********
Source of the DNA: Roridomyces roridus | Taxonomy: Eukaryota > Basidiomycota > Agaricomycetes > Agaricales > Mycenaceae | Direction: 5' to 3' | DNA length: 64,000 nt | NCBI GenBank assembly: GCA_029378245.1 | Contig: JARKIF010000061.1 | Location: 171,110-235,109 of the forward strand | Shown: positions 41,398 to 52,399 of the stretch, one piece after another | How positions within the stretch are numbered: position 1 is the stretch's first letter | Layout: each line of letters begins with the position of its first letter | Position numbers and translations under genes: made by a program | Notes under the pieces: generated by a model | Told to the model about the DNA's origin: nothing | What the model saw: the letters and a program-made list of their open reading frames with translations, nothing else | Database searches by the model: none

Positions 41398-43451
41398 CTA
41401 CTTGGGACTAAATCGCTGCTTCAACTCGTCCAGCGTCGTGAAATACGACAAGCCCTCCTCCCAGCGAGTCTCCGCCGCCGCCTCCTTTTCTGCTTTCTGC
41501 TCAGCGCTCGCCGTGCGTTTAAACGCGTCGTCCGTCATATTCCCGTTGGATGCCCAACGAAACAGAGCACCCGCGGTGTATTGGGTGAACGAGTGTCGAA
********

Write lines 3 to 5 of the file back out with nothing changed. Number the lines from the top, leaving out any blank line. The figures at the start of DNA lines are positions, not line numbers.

41398 CTA
41401 CTTGGGACTAAATCGCTGCTTCAACTCGTCCAGCGTCGTGAAATACGACAAGCCCTCCTCCCAGCGAGTCTCCGCCGCCGCCTCCTTTTCTGCTTTCTGC
41501 TCAGCGCTCGCCGTGCGTTTAAACGCGTCGTCCGTCATATTCCCGTTGGATGCCCAACGAAACAGAGCACCCGCGGTGTATTGGGTGAACGAGTGTCGAA